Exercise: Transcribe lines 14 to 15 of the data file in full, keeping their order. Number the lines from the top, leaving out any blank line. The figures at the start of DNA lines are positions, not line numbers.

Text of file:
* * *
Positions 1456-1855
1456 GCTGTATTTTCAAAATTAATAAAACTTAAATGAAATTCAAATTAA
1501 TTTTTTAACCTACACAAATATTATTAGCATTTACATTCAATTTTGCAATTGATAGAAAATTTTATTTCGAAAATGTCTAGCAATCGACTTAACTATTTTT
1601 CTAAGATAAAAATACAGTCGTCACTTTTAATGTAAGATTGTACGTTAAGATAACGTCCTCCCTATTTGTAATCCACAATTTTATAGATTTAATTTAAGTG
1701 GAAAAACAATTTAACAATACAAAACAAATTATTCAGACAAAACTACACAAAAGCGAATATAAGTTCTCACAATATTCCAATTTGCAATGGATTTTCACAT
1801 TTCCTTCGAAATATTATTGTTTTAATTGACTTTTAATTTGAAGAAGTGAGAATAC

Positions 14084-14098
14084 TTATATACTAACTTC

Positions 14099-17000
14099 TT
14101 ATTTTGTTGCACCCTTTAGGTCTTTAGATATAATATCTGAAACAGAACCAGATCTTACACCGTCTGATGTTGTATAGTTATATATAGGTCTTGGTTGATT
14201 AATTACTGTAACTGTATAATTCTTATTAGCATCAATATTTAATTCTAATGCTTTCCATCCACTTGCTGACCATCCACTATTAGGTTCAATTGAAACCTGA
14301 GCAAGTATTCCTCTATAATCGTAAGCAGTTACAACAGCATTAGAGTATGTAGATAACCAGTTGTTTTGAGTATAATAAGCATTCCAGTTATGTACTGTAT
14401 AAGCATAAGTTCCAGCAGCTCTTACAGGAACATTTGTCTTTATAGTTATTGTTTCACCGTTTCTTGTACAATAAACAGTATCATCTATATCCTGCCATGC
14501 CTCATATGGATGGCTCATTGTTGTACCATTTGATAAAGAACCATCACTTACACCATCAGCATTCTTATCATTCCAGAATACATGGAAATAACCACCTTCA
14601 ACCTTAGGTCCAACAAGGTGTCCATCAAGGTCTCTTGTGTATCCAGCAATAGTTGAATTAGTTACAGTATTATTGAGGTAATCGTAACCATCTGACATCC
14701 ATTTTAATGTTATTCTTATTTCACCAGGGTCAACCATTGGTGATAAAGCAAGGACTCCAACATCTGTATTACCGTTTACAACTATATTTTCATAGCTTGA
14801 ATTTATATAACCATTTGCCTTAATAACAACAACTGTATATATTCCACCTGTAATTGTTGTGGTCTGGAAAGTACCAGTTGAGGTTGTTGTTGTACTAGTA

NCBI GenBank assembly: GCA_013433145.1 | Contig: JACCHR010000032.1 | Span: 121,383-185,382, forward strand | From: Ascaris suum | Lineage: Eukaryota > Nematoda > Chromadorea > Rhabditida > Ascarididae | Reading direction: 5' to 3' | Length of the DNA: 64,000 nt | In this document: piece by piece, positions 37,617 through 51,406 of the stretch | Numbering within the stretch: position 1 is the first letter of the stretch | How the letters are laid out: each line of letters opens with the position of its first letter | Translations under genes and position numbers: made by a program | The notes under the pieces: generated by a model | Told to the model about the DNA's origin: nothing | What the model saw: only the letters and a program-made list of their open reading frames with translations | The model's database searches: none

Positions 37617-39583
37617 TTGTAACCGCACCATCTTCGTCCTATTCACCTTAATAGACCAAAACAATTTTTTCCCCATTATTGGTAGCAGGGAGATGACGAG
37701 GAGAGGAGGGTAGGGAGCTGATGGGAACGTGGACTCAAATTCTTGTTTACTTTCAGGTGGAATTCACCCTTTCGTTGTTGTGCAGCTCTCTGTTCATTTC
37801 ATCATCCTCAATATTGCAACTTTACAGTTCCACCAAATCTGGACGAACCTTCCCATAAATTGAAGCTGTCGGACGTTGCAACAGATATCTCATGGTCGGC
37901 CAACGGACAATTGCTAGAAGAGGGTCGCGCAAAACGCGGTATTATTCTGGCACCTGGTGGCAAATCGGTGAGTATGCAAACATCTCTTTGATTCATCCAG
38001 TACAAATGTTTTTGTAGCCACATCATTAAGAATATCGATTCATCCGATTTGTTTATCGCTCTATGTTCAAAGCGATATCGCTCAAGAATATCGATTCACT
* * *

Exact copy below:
14401 AAGCATAAGTTCCAGCAGCTCTTACAGGAACATTTGTCTTTATAGTTATTGTTTCACCGTTTCTTGTACAATAAACAGTATCATCTATATCCTGCCATGC
14501 CTCATATGGATGGCTCATTGTTGTACCATTTGATAAAGAACCATCACTTACACCATCAGCATTCTTATCATTCCAGAATACATGGAAATAACCACCTTCA